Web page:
Doctor Dolittle

Watched as part of the August 2017 Letterboxd Scavenger Hunt
My list | Christian Alec's master list
#8: Watch a film from the landmark year 1967. Bonus if you watch one of the 5 featured in Mark Harris' Pictures at a Revolution

2017 movie viewings, #103. I've been wanting to read Mark Harris' Pictures at a Revolution ever since it came out almost ten years ago; so when this particular task popped up in this month's scavenger hunt, I decided to go the extra step and finally read the book as well. (Read my review of it here, if you're curious.) And I'm glad I did, because man, did it turn out to be fascinating, a must-read for anyone who considers themselves a serious film buff; I liked it so much, in fact, that it's inspired me this month to watch four out of the five films the book talks about. (The only one I'm skipping is Guess Who's Coming to Dinner?, which I sampled at YouTube and agreed with Harris' assessment, that it's an overly lit, studio-shot, pandering throwback to the low ebb of Mid-Century Modernist Hollywood, and therefore not worth my time.)

My first watch of the four was Doctor Dolittle, which is much more interesting as a cautionary tale than as an actual film. The last gasp of a dying '50s studio system that was becoming profoundly passe even by the early '60s (Harris does a great job at showing how the Oscars in those years, before the invention of "New Hollywood," was already starting to be overtaken by the French New Wave and the British so-called "kitchen sink" dramas), Doctor Dolittle essentially came about because of the surprise success of the old-school musical My Fair Lady two years previously; misinterpreting this fluke the worst way possible, the aging executives of the old studio system greenlit literally a dozen more big-budget musicals in the year following, every single one of which tanked at the box office and was one of the main factors behind so many of these studios being sold off to multinational corporations in the '70s, leading to the birth of the "blockbuster era" in the '80s that is now here in the 2010s reaching critical mass.

Doctor Dolittle is as guilty of unwatchability as all the others, a dreary, glacially-paced snoozer that's almost not worthy enough to even bother doing a critical write-up at all. So how did this end up with a Best Picture nomination, when so many of the others are films we don't even remember existing anymore? (When's the last time you've heard someone talk in glowing nostalgic terms for Finian's Rainbow, Sweet Charity, Star!, Darling Lili, Paint Your Wagon, Song of Norway, On a Clear Day You Can See Forever or Lost Horizon?) Well, as Harris so entertainingly shows in Revolution, it's because Doctor Dolittle's producer was notorious schlockmeister Arthur P. Jacobs, a former press agent who spent the first twenty years of his career convincing the media to do good reviews of unwatchable crap, no matter what lows he had to sink to.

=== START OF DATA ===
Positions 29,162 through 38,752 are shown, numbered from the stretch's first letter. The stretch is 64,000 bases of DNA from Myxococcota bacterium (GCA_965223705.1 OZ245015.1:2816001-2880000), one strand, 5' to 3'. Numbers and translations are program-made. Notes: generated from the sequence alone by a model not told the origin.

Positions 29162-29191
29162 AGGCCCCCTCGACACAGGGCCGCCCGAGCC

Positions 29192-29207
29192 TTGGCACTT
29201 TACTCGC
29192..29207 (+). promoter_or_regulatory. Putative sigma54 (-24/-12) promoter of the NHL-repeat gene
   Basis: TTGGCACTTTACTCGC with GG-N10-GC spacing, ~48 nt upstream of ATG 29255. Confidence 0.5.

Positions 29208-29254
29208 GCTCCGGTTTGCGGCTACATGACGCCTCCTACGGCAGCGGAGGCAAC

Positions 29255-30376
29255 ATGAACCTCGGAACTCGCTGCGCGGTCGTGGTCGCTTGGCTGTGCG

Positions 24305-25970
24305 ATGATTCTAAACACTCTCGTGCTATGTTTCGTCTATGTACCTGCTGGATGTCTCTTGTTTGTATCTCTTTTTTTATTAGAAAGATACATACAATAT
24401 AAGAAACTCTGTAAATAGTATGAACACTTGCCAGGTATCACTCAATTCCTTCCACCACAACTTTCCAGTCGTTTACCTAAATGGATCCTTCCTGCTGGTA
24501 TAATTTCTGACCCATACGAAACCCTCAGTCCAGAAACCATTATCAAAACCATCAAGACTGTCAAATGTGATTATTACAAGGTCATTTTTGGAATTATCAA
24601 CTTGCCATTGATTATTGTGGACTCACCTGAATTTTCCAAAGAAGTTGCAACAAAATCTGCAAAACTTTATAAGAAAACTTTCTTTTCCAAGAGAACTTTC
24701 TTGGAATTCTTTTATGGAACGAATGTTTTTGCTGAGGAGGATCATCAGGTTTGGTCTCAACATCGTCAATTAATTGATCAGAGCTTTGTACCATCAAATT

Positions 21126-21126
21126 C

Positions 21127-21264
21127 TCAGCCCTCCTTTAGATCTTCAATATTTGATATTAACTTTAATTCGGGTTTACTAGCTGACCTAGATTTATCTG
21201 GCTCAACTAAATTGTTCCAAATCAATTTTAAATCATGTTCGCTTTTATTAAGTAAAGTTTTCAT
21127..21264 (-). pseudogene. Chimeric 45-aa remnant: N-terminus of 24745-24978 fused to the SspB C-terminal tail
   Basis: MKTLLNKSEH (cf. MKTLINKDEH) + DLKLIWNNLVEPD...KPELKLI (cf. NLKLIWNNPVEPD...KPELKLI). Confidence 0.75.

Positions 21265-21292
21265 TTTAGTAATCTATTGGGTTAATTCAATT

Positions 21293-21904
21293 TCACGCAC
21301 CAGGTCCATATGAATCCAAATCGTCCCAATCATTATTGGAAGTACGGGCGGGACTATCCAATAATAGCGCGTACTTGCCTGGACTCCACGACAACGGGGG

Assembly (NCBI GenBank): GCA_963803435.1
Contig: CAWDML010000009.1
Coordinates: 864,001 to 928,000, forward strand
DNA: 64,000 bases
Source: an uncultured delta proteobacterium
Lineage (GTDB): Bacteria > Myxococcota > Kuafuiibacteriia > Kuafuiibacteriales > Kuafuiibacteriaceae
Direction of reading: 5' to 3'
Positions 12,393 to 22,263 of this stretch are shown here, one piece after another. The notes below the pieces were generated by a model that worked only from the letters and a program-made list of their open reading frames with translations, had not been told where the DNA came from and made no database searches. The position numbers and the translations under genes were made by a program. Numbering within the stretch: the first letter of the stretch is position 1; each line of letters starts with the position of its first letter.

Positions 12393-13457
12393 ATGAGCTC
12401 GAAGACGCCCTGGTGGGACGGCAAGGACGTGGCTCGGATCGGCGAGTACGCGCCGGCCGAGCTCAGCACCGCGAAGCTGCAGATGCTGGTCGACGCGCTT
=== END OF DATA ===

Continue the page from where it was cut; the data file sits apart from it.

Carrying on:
Jacobs essentially applied all the cheesy lessons he learned as a press agent to the promotion of Doctor Dolittle to Academy members, including an entire month of nightly screenings in Los Angeles for Oscar voters that featured unlimited amounts of free booze and catered food; and that was just enough for the film to edge out the more heavily favored Cool Hand Luke and In Cold Blood to snag the last Best Picture nom, much to the groaning chagrin of pretty much everyone in Hollywood under the age of 40. (Interestingly, Jacobs was the very epitome of the old guard who was violently replaced by the "New Hollywood" mavericks of the late '60s; among other notorious anecdotes, after the acquisition of another company he became the original rights-holder of Midnight Cowboy, but gave it away to a friend completely for free because he "didn't want his name associated with a movie about a bunch of queers." In fact, his mediocre track record as a producer would be nearly completely forgotten by history at this point, if not for the fact that he stumbled ass-backwards into the franchise mega-hit Planet of the Apes by accident, originally meant as a quickie B-pic to kill time while he was licking his chops over Dolittle's massive box-office failure.)

I mean, let's be honest -- if you're going to watch any of the films from Harris' book, you should 100 percent instead watch the daring ones that heralded a new age for the film industry, movies like Bonnie & Clyde, The Graduate and In the Heat of the Night (all of which I'll be watching and reviewing in the weeks ahead). But still, I suppose it wouldn't kill you to watch Doctor Dolittle sometime as well, especially if it happens to just fall in your lap at a point on a Sunday afternoon when you have nothing better to do. The songs are awful, the pace horrendous, and star Rex Harrison is so drunk most of the time that he can barely spit out his lines with a straight face (but a lot more about that in Harris' book too); but it's certainly a great example of everything that can go wrong when aging reactionaries meet unquestioned wrong assumptions meet today's equivalent of a half-billion-dollar budget, the production forced to do things like recreate entire weeks' worth of location shooting back in LA because not a single person bothered to check the weather forecast before scheduling their time in the typhoon-plagued Caribbean. When viewed with a schadenfreude-filled tongue in cheek, this trainwreck of a movie can actually be quite an ironic delight.

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